let #Contacts  ifelse-value liftoff [random-poisson     T#       ] [1 + random-poisson     (T# - 1)       ]
  let Reach      ifelse-value liftoff [random-exponential meanReach] [1 + random-exponential (meanReach - 1)]

  repeat #Contacts [ ;; make a transmissible contact at distance random-exponential of meanReach
    ask patch-at-heading-and-distance (random 360) Reach [if pcolor = black [turn-infectious]]
  turn-removed                                                                    ;; remove this HH, now that it has transmitted

to turn-infectious    ;; turn into an "infectious"
  set RedsQ  lput self RedsQ                                                      ;; put new red at the back of the queue
  set pcolor red      ;; set infectious
  set #I  #I + 1

to turn-removed       ;; turn into a "removed"
  set pcolor green    ;; set removed
  set #I  #I - 1
  set #R  #R + 1

to-report PadRight [number to-length]  ;; to align decimal columns in output
  report substring (word number "             ") 0 to-length

to plotNORMdistFit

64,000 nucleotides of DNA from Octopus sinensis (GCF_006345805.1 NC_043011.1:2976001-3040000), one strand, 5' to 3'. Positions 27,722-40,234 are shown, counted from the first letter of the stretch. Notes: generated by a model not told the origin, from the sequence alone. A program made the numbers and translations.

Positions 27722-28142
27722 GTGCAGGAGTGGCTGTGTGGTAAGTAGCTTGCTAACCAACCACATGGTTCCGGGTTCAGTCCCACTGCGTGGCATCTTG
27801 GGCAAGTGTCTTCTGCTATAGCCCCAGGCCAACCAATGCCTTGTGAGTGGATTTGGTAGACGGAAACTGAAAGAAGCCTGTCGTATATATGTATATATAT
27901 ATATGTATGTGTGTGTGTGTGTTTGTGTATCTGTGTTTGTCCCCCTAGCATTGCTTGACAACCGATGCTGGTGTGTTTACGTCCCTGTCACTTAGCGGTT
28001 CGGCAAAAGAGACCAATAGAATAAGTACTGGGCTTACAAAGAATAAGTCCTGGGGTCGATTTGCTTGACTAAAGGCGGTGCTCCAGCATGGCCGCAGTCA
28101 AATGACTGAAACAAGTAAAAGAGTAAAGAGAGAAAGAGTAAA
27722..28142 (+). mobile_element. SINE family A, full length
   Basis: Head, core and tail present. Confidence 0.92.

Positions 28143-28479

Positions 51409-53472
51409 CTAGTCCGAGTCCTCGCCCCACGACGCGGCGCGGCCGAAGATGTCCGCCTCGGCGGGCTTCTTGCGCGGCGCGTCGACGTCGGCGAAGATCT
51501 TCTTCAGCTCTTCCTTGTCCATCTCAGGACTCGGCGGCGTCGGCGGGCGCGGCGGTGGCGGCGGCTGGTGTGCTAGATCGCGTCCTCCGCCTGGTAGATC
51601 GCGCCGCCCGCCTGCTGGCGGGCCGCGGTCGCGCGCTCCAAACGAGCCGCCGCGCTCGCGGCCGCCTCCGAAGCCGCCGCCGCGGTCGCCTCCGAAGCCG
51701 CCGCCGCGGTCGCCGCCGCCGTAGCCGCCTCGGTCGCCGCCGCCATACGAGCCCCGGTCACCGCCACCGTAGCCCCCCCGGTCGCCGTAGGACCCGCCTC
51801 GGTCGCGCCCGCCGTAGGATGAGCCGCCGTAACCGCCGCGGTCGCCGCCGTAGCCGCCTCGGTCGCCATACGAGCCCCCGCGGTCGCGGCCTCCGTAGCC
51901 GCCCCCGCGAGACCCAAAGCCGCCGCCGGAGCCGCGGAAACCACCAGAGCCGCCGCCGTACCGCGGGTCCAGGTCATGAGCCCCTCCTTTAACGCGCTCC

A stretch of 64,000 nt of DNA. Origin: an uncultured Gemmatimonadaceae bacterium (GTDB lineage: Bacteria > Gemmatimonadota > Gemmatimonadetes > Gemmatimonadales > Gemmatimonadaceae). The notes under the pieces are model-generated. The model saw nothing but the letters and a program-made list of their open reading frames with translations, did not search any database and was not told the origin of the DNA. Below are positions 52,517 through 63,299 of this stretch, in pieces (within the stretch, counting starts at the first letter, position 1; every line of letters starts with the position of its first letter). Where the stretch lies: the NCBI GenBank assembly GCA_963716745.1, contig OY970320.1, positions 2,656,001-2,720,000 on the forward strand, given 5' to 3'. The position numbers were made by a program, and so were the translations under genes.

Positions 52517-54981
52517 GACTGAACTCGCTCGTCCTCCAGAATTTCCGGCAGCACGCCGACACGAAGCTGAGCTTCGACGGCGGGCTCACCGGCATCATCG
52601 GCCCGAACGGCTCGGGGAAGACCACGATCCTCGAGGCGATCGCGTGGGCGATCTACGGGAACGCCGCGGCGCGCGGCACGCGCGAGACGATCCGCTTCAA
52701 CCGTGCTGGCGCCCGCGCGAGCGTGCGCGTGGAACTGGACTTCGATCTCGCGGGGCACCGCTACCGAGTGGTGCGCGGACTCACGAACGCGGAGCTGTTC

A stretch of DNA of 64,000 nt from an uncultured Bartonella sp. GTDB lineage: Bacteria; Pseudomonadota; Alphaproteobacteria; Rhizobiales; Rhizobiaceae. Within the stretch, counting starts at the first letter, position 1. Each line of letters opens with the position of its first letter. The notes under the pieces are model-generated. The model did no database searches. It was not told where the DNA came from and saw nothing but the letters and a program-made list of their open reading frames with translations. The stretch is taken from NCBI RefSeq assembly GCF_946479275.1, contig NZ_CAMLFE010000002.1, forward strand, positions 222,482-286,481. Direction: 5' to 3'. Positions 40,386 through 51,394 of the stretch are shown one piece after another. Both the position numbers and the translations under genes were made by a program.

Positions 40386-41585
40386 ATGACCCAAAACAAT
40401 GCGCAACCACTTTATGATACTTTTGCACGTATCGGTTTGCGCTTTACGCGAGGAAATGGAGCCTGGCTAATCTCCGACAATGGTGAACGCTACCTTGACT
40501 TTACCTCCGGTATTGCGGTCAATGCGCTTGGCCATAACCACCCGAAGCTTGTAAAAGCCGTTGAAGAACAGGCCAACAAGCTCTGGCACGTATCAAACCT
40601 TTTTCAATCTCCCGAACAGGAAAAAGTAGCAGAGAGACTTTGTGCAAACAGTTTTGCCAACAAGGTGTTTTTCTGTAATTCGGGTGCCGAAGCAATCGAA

;; plot nI (the Normal curve that fits the Reach I curve) and nR (the R curve that is the accumulation of nI * gamma), alongside the Reach I and R curves

  set plottingReach false   ;; to cease plotting the Reach curves while plotting the Normal curves over the Reach curves

  ;; plot the nI and nR plots
  let Imax    #Imax / N
  let cumI    #R / gamma                                                          ;; cumI = the integral of the Reach #I-curve
  set Istdev  cumI / (#Imax * sqrt(2 * pi))

  set nR   rR0                                                                    ;; to align nR with rR at liftoff

  set day  (- 1)
  set day  0
  repeat ticks + 1 [
    set day  day + 1
    set nI   Imax * exp(-(((day - ImaxDay)/ Istdev)^ 2)/ 2)                       ;; the Normal distribution with this ImaxDay and Istdev
    set nR   nR + nI * gamma

There are 2 versions of this model.

Uploaded by When Description Download
Ian Heath over 3 years ago Slight editing of the Info page Download this version
Ian Heath over 3 years ago Initial upload Download this version

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Spatially-aware virus transmission.png preview Plots showing good fits over 3 years ago, by Ian Heath Download